|11-26-2012, 12:10 AM||#1 (permalink)|
Location: Middle Tennessee
Dogs Name: Tell us your dogs name
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We recently lost our beautiful Jazz because she hurt her leg one day and developed cancer in the bone a couple months later. We had no idea this was common in Dobies. I've had dobies off and on for years but never really researched health issues. Since she didn't have any signs of metastasis, we opted to have her leg amputated (back leg) and was told by our vet to just do a chest xray ever so often to make sure it had not spread. a month later, she became short of breath but was doing fine with the leg surgery. We just knew it was cancer in her lungs, but turned out it was pneumonia. She never recovered from that. We had to put her down about 2 weeks into treatment for the pneumonia. My question is, how can we find a doberman puppy without all the bad health mutations? We love dobies but would like to get to keep one more than 6 short years!!
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|11-26-2012, 11:37 AM||#2 (permalink)|
Dogs Name: Richter (Glengate's Mountain Fortress CA L1V WAC); RIP Shanoa & Simon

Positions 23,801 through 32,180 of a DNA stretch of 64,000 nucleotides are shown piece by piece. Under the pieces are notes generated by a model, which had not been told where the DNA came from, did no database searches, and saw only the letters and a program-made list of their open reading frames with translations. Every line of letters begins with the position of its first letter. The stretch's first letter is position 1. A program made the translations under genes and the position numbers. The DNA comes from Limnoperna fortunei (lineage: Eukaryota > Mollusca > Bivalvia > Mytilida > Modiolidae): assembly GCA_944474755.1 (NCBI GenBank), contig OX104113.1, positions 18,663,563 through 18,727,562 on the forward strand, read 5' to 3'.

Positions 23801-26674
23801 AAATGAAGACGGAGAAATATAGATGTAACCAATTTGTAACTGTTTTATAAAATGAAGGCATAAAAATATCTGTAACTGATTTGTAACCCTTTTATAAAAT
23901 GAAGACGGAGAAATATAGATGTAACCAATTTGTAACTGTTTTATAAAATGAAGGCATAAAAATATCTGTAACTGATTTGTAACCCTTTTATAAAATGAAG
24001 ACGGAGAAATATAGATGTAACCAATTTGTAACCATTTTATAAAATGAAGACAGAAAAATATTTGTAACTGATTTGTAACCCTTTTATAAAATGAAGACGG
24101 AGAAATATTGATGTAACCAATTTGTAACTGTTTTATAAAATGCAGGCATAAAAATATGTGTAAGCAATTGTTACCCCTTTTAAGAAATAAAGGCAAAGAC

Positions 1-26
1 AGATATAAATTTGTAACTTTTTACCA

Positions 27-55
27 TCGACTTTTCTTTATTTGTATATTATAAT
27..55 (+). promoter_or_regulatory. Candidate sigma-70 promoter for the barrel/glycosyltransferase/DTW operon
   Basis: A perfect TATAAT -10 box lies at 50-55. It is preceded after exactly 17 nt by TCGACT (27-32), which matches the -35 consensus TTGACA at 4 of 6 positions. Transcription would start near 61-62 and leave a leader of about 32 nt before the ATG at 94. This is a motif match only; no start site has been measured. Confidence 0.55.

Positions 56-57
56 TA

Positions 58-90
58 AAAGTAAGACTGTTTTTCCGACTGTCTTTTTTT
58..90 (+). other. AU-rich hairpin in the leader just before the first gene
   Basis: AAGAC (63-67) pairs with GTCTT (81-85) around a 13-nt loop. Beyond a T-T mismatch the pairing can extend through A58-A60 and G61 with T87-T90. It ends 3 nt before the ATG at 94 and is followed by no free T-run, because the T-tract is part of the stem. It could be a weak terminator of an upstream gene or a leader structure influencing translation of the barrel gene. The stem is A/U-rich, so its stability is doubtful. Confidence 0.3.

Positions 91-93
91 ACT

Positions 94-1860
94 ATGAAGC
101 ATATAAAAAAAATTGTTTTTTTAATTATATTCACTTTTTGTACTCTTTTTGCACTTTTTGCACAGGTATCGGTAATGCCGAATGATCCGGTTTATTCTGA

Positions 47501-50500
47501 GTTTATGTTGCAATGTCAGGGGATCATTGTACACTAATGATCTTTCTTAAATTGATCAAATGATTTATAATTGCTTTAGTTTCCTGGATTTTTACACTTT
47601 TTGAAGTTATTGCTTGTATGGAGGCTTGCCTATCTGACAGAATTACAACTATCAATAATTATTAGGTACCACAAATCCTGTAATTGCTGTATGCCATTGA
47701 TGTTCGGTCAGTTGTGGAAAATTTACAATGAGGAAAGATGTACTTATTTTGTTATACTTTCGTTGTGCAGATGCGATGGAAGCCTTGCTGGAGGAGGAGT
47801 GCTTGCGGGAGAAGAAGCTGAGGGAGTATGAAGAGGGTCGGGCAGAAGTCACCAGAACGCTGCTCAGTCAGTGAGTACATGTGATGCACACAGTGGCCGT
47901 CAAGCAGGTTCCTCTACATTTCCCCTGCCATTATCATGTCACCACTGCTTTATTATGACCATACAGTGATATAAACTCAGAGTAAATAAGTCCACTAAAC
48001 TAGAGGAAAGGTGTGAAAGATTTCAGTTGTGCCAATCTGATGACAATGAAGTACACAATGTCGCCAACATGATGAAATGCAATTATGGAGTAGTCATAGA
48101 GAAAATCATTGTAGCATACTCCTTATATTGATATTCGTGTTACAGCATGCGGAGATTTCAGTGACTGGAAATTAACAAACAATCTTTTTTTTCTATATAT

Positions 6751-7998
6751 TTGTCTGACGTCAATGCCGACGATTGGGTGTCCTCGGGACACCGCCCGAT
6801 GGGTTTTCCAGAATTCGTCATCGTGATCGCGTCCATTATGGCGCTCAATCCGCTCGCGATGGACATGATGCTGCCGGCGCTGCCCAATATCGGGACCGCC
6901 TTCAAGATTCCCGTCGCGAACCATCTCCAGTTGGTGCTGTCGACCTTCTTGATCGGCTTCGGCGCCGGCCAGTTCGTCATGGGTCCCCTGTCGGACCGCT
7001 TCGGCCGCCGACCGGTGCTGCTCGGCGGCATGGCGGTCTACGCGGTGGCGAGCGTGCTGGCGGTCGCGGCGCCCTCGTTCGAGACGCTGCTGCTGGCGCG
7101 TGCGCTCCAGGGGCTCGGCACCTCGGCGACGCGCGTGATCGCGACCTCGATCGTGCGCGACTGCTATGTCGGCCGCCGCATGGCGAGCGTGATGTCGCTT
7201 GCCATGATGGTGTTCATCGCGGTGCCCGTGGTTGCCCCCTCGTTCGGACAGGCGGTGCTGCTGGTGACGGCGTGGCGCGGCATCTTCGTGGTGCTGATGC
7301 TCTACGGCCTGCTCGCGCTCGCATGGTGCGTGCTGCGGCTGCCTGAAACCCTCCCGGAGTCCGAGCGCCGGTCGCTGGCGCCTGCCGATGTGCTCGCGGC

Titles: CA, L1V, NW1, WAC
Dogs Age: d.o.b. 7/13/2012Gallery Pics: 1
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I'm very sorry for your loss. It is likely the osteosarcoma (bone cancer) was present prior to her leg injury. Often OSC is diagnosed because of an injury or limp. Generally, it is thought that OSC has nearly always metasticized to the lungs even when it is not visible on x-ray, because it is a very aggressive type of cancer. I lost my Simon to OSC less than a month ago. We got a little more than 2 months with him post-diagnosis.
Unfortunately, Dobermans have some pretty big health issues that are common to the breed. Cancer is one, cardio (dilated cardiomyopathy) another, and CVI (Wobbler's Disease) another.
It is always a risk with this breed, but if you love the breed and are willing to take the risk of health problems, the best thing you can do is "stack the deck" in your favor by choosing an ethical breeder who is breeding for health and longevity in addition to correct structure and temperament. One thing I recommend to start with is to look for breeders who have dogs on the DPCA (Doberman Pinscher Club of America) Longevity listings. You can read about the longevity program here: The DPCA | Longevity Program. On the left side of the page you can click on the longevity listings to see dogs who have made that list.
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